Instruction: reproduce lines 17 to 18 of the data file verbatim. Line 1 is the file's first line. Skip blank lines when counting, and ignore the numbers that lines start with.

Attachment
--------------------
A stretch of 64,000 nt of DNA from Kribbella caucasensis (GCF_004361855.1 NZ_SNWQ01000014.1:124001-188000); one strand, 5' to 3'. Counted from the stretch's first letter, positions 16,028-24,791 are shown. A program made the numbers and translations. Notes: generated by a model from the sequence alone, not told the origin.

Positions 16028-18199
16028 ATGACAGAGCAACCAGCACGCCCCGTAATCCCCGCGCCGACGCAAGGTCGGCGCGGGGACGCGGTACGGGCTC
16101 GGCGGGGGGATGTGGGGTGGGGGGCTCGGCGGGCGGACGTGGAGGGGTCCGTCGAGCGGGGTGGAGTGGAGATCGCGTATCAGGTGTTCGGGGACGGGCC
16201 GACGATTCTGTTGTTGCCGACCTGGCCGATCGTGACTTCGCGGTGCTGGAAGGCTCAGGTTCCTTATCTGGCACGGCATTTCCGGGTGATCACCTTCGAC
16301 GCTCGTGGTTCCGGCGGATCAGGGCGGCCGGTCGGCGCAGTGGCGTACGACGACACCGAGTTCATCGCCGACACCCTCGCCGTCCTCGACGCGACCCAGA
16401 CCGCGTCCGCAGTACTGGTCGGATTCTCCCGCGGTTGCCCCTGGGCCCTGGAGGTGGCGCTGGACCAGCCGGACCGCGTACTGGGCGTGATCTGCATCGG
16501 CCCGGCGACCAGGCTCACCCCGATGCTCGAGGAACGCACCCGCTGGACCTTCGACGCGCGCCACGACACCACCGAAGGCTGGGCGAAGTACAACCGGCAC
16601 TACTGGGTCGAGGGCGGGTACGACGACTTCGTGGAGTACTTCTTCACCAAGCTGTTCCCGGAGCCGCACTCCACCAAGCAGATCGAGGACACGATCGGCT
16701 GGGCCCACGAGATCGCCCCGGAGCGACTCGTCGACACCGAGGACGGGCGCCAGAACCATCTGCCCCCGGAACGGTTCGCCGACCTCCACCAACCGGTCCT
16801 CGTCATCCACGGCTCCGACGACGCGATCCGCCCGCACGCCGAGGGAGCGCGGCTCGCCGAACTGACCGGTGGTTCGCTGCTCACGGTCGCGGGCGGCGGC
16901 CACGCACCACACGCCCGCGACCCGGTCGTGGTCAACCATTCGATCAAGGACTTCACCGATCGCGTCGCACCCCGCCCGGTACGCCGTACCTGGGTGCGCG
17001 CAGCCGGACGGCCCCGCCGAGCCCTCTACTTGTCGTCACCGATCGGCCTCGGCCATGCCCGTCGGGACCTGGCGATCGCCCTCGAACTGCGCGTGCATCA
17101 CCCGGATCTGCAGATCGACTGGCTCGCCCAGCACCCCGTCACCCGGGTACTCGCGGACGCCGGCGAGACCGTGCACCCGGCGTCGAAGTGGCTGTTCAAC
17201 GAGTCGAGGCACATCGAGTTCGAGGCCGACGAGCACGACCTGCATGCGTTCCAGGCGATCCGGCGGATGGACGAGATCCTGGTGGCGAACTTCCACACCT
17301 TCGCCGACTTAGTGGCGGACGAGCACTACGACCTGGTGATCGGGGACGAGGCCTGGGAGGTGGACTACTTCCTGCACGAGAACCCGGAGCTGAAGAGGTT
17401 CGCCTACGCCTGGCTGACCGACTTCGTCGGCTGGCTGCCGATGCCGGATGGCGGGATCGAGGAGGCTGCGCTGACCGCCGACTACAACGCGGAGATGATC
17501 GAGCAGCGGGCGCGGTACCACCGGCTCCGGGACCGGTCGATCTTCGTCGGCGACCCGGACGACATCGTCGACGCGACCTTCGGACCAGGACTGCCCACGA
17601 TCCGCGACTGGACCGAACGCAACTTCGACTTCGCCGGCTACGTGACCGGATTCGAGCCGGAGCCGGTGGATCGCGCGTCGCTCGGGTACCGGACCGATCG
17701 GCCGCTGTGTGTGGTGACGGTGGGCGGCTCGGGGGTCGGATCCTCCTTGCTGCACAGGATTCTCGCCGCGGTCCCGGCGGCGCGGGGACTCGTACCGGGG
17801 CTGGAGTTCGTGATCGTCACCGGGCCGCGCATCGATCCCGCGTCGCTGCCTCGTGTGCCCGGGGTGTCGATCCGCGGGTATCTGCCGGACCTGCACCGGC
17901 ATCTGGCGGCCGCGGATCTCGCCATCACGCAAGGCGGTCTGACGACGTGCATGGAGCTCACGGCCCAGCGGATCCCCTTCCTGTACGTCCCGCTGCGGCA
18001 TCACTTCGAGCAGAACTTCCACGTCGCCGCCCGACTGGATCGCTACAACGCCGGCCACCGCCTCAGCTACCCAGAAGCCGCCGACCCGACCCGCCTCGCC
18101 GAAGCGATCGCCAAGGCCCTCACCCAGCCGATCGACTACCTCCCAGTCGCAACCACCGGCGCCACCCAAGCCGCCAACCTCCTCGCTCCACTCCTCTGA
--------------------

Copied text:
17401 CGCCTACGCCTGGCTGACCGACTTCGTCGGCTGGCTGCCGATGCCGGATGGCGGGATCGAGGAGGCTGCGCTGACCGCCGACTACAACGCGGAGATGATC
17501 GAGCAGCGGGCGCGGTACCACCGGCTCCGGGACCGGTCGATCTTCGTCGGCGACCCGGACGACATCGTCGACGCGACCTTCGGACCAGGACTGCCCACGA